View Full Version : ‘Untouchables’ fuel, arm ‘Gunrunners’ at TLZ Bluebird

01-24-06, 10:57 AM
‘Untouchables’ fuel, arm ‘Gunrunners’ at TLZ Bluebird
MCAS New River
Story by Lance Cpl. Samuel D. White

MARINE CORPS AIR STATION NEW RIVER, N.C. (Jan. 24, 2006) -- The distinct heartbeat of rotors echo in the distant sky, catching the attention of waiting Marines. Tall brush surrounds them for half a mile in every direction and seems the only friend to the “Untouchables” who keep their eyes trained on the horizon – frozen in anticipation for their “birds” to break the unbroken tree line of evergreens.

Suddenly, an AH-1W Super Cobra bursts into view, causing the Marines to grab their headgear and spring into action; with every Marine knowing what must be done to get the bird on the ground, reloaded, refueled and back in the air as fast as possible. The slower these Marines move, the slower the Cobra is to provide support to those who need it. Every second counts - it’s go time.

This scenario was practiced by 38 Marines of Marine Wing Support Squadron-272, along with several other Marine Corps Air Station New River and Cherry Point squadrons, who participated in a forward arming and refueling point exercise on Jan. 11 at Landing Zone Bluebird, Marine Corps Base, Camp Lejeune.

According to 1st Lt. Robert F. White, MWSS-272 operations officer, the exercise was arranged to give the Marines real-life, hands-on experience while awaiting deployment.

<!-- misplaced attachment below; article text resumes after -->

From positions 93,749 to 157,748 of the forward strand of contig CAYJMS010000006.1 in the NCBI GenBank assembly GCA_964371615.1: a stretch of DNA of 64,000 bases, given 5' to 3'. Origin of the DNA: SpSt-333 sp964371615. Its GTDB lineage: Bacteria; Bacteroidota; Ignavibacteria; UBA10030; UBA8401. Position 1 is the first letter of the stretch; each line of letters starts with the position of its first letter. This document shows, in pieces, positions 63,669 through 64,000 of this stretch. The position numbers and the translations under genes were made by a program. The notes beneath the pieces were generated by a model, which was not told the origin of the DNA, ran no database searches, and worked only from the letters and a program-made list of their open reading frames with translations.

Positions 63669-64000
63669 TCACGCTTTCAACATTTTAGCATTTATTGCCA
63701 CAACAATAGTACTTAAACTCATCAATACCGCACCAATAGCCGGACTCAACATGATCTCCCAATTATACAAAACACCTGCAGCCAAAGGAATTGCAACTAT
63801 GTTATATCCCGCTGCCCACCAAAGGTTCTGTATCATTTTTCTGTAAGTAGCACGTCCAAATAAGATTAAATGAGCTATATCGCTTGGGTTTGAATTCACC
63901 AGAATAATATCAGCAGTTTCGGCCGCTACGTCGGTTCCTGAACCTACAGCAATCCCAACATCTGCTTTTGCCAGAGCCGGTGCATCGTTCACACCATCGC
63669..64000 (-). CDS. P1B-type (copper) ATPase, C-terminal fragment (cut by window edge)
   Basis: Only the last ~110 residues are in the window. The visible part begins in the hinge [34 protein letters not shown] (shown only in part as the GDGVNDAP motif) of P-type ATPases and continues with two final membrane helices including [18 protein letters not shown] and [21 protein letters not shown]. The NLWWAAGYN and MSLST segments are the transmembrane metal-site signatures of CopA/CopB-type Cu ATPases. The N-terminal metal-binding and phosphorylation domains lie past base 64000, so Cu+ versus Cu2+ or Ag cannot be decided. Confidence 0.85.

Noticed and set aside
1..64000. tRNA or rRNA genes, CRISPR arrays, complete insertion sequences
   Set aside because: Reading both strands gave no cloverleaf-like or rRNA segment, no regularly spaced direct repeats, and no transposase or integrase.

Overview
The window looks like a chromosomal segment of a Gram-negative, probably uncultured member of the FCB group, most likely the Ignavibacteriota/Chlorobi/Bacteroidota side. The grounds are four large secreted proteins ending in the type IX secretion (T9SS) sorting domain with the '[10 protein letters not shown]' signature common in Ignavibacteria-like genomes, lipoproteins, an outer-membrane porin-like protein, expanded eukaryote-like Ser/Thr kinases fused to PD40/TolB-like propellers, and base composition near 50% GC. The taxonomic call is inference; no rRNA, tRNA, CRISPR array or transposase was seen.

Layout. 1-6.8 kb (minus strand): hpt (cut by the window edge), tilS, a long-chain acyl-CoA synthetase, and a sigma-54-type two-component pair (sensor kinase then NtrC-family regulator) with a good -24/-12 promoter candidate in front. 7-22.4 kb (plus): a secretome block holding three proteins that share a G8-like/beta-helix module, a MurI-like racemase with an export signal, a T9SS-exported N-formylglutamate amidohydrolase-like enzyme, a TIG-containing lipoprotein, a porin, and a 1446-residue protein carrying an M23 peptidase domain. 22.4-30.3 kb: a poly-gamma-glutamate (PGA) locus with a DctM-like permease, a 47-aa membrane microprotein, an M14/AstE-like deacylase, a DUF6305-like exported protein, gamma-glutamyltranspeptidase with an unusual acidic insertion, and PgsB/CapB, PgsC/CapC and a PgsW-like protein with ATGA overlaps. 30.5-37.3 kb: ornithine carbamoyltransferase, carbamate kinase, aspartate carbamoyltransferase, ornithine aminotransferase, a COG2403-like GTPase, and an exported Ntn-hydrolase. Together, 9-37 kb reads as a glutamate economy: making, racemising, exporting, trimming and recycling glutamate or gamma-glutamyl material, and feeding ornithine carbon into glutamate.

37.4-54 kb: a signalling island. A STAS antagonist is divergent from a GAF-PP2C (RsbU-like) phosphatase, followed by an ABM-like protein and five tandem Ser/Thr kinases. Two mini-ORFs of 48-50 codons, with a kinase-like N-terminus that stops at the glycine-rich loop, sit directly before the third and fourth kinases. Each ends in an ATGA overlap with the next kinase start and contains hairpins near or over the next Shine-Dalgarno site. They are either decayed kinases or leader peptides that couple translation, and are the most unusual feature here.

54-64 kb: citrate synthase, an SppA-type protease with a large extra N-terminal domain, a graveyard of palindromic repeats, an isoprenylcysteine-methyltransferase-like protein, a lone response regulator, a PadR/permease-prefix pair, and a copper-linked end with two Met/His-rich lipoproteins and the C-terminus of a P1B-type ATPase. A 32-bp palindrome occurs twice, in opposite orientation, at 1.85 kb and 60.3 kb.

“Anytime Marines can get out in the field and participate in a two-point hot (FARP) is going to be good training,” said White. “Marines need this experience because it’s basically the same as we do in Iraq.”

The FARP training exercise has undergone several changes to make the process more realistic for the Marines, White explained.

“To do a hot (FARP) in the past, you would have needed a waiver, which is hard to get,” White added. “So instead of keeping the helicopters running, they would shut them down, refuel and rearm them and then start them up again.”

The old process typically took an hour to complete, but now that the helicopters stay running throughout the entire procedure, that time has been cut to 15 minutes.

“The training has been constantly improving to better (educate) the Marines,” said White. “The opportunities have only been getting better and better.”

Participating alongside the “Untouchables” were Marines from MWSS-271 aircraft rescue and firefighting, MWSS-271 augments, Marine Aviation Logistics Squadron-29 ordnance and Marine Light/Attack Helicopter Squadron-269.

“I love being in the field doing what I was trained to do,” said Lance Cpl. Corey W. Smith, MWSS-272 bulk fuel specialist. “It’s nice to get away from the shop and get away from cleaning gear all day.”

Some of the Marines compare this exercise to the operations they performed while in Iraq.

“Minus the fueling truck, everything else is the same,” said Cpl. Tyler A. Love, MWSS-272 bulk fuel specialist. “The exercise, the way we perform, it’s all a lot like being in Iraq - just less sand.”

With the training constantly improving, MWSS-272 Marines are receiving more hands-on experiences and are better prepared to meet the goals while deployed, said White.

“It’s important for us to do these training exercises so the real thing isn’t such a big surprise when we get over there,” said Sgt. Glen R. Schoot, HML/A-269 ordnance technician. “Grunts are counting on us; lives are counting on us, to get these birds back up in the air as fast as possible and this prepares us to accomplish those goals.”